So Many Questions, We Have Stopped Asking New Ones. (by Diego Fdez-Sevilla, PhD)

So many questions, we have stopped asking new ones. (by Diego Fdez-Sevilla, PhD)




Machines will have answers. What humans are good at are questions. Kevin Kelly.




Through the years interacting in conferences with other fellow scientists, as well as in social media throughout blogs and discussion groups at LinkedIn, I often have felt that in a short period of time, any subject proposed for discussion ends up focusing on the same questions followed by the same answers, over and over again.

That is a social pattern which can be found in many fields, from politics to religion, from climate to the meaning of love and sex.

In previous posts I have written about the role of perception as a driver creating a bias in all the fields which sustain our understanding of the world and every one of its parts. From scientific thought and data analyses to policies and governments. I have also shared my point of view over AI and its fears.

I have also been very critic with the posture over climatic developments taking variations of Temperature as the major and more relevant issue in any climatic assessment. I don´t see it that way. If you see temperature dropping when it should not, be aware that something is falling elsewhere (water or a tree). This energy does not disappear.

Recently I have been aware of a publication from Kevin Kelly on AI with a phrase which resume a situation which I have considered part of the situation on the scientific debate about “how can it move forward”.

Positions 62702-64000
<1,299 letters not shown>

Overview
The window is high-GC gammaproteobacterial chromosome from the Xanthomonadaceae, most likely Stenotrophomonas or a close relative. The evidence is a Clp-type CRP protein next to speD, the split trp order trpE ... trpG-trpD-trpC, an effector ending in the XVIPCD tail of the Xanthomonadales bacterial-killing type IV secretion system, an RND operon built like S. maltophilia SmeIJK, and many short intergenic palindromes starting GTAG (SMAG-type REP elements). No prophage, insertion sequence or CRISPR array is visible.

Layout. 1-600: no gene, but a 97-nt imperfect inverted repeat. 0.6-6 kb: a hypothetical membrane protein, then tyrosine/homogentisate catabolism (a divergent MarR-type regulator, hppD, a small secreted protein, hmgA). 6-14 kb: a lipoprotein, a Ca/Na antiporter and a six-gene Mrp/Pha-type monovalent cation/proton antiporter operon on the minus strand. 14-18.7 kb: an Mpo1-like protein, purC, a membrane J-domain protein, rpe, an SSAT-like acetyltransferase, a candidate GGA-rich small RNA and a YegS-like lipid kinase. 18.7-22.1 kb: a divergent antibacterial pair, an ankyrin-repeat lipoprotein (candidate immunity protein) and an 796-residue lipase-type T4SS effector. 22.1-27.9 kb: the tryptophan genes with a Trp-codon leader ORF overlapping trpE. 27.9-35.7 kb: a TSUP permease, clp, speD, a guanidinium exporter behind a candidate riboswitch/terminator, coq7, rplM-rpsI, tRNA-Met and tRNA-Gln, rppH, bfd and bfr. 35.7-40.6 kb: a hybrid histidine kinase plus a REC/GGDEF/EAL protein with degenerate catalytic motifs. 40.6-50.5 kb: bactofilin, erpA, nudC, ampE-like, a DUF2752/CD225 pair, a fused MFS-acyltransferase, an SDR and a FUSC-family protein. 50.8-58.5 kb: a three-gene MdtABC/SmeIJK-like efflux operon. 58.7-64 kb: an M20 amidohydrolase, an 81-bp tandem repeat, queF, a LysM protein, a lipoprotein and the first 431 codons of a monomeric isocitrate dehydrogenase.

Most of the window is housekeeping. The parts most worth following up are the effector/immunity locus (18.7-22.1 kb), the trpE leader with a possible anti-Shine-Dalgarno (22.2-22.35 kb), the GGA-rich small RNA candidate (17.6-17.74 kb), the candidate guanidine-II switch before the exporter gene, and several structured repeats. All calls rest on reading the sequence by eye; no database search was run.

Machines will have answers. What humans are good at are questions. Kevin Kelly.

My problem with the approach suggested by Kevin is that I have my doubts over the capacity for the humans to see beyond their our sense of accomplishment from developing technology and gathering huge amounts of data.

In 240 B.C., the Greek astronomer Eratosthenes made the first good measurement of the size of Earth with a “stick” and a “shovel.”

That will not happen today. Without a satellite, an algorithm and a renowned institution backing your thoughts, ideas and discoveries are buried in technology and complexity.

One day somebody might realise that there is never going to be enough data, so producing data will be the new form of scientific consumerism focused on creating technologies, data and complex calculations pricing those achievements as the pinnacle of science, leaving behind the task of finding answers as a secondary goal. And the answer will be 42.

We will end up realising that we have enough data (more than we can digest) but we lack patterns of thought.



About Diego Fdez-Sevilla, PhD.